Pseudoatrophoderma Colli

Updated: Jun 01, 2022
Author: Anna Choczaj-Kukula, MD, PhD; Chief Editor: Dirk M Elston, MD 


Practice Essentials

Pseudoatrophoderma colli is an unusual persistent dermatosis characterized by the presence of pigmented macules and plaques with a wrinkled atrophic appearance, involving the neck and the upper part of the trunk.[1]

Becker and Muir[2]  reported the first case of pseudoatrophoderma colli in 1934. Since then, only single cases of this condition have been described; however, pseudoatrophoderma colli is likely more common than has been reported.[3, 4]


Pseudoatrophoderma colli is a benign disease with no associated mortality or morbidity. The disease tends to spread gradually with partial regression and intervals, persisting for years or decades. Spontaneous clearing was reported in 1 patient.


Laboratory test results are within the reference range.

Also see Histologic Findings.


Variable responses to diverse options including ultraviolet light, vitamin A, lactic acid, and minocycline have been described.[5]  In the past, therapy for pseudoatrophoderma colli included the use of a quartz lamp, keratolytics, topical corticosteroids, superficial radiation, and oral vitamin A. Spontaneous clearing was reported in 1 patient. Kauh et al treated a patient with 5% lactic acid in hydrophilic ointment, with relief of itching and scaliness and a decrease in pigmentation.[6]


The nature of the disease remains uncertain. Some authors suggest that vitamin A deficiency may be a contributing factor to the cause of this condition. In the past, pseudoatrophoderma colli was considered a subvariety or a transitional form of confluent and reticulate papillomatosis of Gougerot and Carteaud,[7, 8, 5] or a variant of parapsoriasis. Reports of familial cases of pseudoatrophoderma colli support the theory that it is an autosomal dominant dermatosis and a single disease entity.[9, 6]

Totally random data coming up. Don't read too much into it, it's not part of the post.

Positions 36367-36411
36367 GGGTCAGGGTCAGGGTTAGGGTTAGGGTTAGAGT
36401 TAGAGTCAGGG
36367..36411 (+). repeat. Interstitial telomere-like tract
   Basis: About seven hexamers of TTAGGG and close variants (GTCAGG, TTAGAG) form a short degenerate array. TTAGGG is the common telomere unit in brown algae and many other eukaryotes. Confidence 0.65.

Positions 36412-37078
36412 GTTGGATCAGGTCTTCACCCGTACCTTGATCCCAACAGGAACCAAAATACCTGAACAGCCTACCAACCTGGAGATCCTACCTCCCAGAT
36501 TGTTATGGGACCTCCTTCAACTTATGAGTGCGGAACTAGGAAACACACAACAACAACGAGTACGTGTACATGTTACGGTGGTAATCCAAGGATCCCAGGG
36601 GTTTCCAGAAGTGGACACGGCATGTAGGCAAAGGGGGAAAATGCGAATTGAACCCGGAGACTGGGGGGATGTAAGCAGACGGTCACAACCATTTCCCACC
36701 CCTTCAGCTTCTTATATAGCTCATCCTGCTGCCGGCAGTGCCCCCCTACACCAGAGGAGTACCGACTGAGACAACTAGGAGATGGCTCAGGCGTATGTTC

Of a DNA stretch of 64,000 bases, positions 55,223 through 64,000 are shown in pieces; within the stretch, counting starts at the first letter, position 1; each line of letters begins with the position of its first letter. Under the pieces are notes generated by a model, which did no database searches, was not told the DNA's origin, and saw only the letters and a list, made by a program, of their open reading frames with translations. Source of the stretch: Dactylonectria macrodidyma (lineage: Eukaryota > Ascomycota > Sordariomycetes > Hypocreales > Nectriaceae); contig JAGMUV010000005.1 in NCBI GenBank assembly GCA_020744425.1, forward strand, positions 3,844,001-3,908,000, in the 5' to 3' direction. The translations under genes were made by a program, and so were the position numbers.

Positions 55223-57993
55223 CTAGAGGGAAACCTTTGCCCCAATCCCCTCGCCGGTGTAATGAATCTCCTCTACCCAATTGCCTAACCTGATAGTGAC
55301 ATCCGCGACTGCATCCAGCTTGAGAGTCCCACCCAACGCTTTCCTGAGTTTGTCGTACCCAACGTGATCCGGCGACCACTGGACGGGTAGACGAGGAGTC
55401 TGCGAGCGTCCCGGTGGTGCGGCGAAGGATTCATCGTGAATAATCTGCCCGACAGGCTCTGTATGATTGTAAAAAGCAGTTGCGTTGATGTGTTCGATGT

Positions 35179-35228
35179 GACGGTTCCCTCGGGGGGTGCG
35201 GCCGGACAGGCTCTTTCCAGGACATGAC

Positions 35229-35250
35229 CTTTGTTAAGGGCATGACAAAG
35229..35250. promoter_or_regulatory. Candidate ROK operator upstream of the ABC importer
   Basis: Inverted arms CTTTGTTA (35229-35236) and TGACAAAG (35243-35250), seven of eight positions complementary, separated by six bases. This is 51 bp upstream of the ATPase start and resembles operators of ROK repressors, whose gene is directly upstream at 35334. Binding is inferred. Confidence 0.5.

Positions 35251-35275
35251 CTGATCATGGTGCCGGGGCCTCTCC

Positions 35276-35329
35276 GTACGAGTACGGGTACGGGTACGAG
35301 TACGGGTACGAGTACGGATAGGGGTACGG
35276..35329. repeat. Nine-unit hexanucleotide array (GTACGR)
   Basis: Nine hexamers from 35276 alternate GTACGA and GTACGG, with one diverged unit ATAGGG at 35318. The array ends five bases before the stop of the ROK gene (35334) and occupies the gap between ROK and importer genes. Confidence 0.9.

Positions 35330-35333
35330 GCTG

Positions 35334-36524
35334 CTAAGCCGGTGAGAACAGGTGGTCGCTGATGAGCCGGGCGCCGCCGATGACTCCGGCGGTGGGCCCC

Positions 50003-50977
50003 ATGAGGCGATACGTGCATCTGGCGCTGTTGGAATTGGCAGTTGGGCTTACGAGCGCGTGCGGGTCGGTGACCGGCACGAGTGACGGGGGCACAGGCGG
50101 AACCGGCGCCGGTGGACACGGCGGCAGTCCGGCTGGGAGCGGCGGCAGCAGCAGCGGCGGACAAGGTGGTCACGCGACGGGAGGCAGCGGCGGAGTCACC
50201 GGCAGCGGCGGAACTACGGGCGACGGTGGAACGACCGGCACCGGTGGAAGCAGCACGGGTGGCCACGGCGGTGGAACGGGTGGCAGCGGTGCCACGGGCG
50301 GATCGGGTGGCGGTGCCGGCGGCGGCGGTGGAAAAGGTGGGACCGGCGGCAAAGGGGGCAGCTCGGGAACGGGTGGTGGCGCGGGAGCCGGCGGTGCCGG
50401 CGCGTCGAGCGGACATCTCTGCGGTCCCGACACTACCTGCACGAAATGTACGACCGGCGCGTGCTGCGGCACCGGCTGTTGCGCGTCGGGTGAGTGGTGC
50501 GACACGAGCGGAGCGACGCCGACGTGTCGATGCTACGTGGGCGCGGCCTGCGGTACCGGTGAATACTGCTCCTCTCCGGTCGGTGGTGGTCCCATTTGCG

The cause of the condition is unknown.

Vitamin A deficiency has been believed to be a possible factor contributing to the cause of pseudoatrophoderma colli.

Some authors previously regarded it as a form of parapsoriasis or an epidermal nevus.

Pseudoatrophoderma colli was also considered a variant of papillomatosis of Gougerot and Carteaud.


Pseudoatrophoderma colli is rare, with only 10-20 cases reported. No clear racial predilection is described.

All patients described in the literature, except one,[10] are females. The reported cases of pseudoatrophoderma colli are in patients aged 14-45 years.




The atrophic-appearing macules and plaques usually appear insidiously and asymptomatically on the back of the neck. The appearance of the initial lesions, which tend to be hypopigmented and depressed, may resemble vitiligo.

The eruption slowly encircles the neck and gradually spreads to the scapular and chest region, involving the intermammary area. In some instances, pseudoatrophic plaques continue to spread over the trunk and occasionally appear in other regions, such as the buttocks, the arms, and the lower part of the abdomen.

The disease tends to spread gradually with partial regression and intervals, persisting for years or decades.

Spontaneous regression has been described in one patient.

Usually asymptomatic, it occasionally causes mild pruritus.

Physical Examination

Individual atrophic-appearing plaques and macules are 3-7 mm in diameter, oval or irregular, white or pink, and some coalesce in arcuate patches. The surface of the plaques may be shiny or wrinkled and may show some scaling. The lesions may form a dappled pattern of hypopigmented and hyperpigmented areas.

The eruption is ill defined, and the pseudoatrophic plaques tend to be arranged in a vertical direction. The pseudoatrophic plaques are most often situated on the neck and the upper part of the thorax.





Histologic Findings

Histologic examination may be helpful to exclude the possibility of atrophic lichen planus, lichen sclerosus, poikiloderma, or porokeratosis of Mibelli.

The histologic findings in pseudoatrophoderma colli include hyperkeratosis of the epidermis with occasional parakeratosis and thinning of the granular layer, acanthosis of some areas with vacuolation and pyknosis of prickle cells, dilatation of superficial blood vessels, and minimal perivascular lymphocytic infiltration in the dermis. Fragmentation of the elastic tissue has also been described in some patients. Mild atrophy of the epidermis was noted only in single cases.




Class Summary

These agents are used for symptomatic relief of dry scaling skin and for exfoliation.

Ammonium lactate 12% (Lac-Hydrin, AmLactin)

This is an alpha-hydroxy acid and a normal constituent of tissues and blood. It is believed to act as a humectant when applied to the skin. This may influence hydration of the stratum corneum. In addition, when applied to the skin, it may act to decrease corneocyte cohesion. The mechanisms by which this is accomplished are not yet known. It relieves itching and aids healing of skin in mild eczemas and dermatoses, itching skin, minor wounds, and minor skin irritations. It is found in a variety of topical emollient lotions. Ammonium lactate 5% lotion is available over the counter, and lactic acid 12% cream and lotion are available by prescription.